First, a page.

The study, which focuses on the impact of addiction and substance abuse, revealed that the environment in which we consume alcohol shapes our behaviours.

"This research is a first attempt to explore other triggers, such as smell, that may interfere with people's ability to refrain from a particular behaviour," Rebecca Monk, senior lecturer at Edge Hill University in Britain.The findings were published in the journal Psychopharmacology.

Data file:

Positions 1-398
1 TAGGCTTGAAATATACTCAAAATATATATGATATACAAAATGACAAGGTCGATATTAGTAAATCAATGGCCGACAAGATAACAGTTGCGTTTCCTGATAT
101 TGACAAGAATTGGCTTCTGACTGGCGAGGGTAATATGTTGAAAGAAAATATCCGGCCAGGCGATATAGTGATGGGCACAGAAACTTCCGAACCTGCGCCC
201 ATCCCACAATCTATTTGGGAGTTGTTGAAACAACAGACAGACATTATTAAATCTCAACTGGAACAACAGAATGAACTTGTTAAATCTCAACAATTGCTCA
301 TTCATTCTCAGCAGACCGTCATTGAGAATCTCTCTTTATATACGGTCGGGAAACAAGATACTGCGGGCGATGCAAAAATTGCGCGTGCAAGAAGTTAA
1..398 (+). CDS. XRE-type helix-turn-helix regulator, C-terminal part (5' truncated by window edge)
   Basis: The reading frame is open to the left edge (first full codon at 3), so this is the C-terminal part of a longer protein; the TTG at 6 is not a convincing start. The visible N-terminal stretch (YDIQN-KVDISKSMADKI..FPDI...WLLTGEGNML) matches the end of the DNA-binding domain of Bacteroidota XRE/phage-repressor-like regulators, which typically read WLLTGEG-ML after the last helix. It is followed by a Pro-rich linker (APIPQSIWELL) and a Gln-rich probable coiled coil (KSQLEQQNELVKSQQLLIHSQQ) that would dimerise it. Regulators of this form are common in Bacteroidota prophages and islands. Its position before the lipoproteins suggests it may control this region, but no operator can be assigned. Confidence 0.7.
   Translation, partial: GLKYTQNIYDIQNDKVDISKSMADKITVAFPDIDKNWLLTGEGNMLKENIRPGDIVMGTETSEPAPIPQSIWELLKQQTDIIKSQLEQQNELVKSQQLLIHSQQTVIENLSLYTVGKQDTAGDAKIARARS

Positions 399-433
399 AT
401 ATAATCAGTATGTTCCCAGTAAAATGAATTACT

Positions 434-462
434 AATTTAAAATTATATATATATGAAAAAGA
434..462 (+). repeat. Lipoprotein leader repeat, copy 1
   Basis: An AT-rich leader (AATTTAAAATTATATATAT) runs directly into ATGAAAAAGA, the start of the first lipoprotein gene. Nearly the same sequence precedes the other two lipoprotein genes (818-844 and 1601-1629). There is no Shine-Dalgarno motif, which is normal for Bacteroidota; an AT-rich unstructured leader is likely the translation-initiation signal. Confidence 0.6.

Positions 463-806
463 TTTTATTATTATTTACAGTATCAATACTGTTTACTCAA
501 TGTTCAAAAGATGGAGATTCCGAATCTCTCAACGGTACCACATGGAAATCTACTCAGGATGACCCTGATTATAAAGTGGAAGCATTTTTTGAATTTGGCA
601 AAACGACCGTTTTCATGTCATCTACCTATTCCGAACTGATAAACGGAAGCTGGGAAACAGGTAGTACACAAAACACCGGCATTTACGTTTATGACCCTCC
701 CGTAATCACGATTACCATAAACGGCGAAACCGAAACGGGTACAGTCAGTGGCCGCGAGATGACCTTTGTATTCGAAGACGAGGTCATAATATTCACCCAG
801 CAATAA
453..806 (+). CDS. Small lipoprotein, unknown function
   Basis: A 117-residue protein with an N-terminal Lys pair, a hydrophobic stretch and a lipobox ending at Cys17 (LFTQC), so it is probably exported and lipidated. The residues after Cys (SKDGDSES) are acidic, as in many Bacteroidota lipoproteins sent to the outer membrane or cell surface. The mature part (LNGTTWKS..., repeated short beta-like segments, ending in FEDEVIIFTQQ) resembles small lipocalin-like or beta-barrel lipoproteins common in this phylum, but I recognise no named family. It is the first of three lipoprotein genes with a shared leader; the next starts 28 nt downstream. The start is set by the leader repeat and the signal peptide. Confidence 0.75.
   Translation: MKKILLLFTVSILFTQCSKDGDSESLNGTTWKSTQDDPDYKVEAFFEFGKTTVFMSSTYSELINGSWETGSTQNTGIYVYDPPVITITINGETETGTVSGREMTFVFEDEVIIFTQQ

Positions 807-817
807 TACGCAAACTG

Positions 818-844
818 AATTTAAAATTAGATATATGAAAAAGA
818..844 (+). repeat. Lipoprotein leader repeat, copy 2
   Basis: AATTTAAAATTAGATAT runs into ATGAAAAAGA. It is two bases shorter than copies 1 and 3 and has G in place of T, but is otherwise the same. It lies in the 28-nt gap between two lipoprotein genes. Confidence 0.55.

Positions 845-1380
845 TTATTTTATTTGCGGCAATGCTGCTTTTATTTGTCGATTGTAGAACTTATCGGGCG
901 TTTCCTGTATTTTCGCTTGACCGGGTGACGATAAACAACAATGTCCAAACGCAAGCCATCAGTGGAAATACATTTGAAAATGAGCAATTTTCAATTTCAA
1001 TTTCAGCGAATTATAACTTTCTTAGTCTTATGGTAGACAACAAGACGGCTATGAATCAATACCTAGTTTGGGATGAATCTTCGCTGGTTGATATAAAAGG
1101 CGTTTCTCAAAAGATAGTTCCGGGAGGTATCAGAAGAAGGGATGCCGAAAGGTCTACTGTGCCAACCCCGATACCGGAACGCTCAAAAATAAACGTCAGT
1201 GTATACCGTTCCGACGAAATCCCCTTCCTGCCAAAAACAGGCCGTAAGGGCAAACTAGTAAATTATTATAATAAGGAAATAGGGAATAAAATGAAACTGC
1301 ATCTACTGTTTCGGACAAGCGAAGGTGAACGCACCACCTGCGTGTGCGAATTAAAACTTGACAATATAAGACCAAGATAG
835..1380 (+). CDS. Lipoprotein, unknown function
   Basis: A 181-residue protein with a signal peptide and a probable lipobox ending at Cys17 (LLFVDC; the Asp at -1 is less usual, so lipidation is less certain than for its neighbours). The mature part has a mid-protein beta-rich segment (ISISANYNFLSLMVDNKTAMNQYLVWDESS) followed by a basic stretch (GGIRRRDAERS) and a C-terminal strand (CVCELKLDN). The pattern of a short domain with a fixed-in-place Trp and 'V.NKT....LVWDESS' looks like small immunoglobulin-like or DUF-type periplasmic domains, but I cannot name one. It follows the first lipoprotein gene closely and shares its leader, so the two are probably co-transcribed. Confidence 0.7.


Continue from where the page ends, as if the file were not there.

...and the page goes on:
The team carried out a computer-based study, in which participants were asked to wear a facemask that was either laced with alcohol, or a non-alcoholic citrus solution. They were then instructed to press a button when either the letter K or a picture of a beer bottle appeared on their screen.

The researchers measured the number of times the participants incorrectly pressed the button causing a 'false alarm'. These false alarms indicate a reduction in the participant's power to inhibit their behaviour when they were expected to.

The number of these false alarms was higher in participants who were wearing the alcohol treated mask, the researchers explained.

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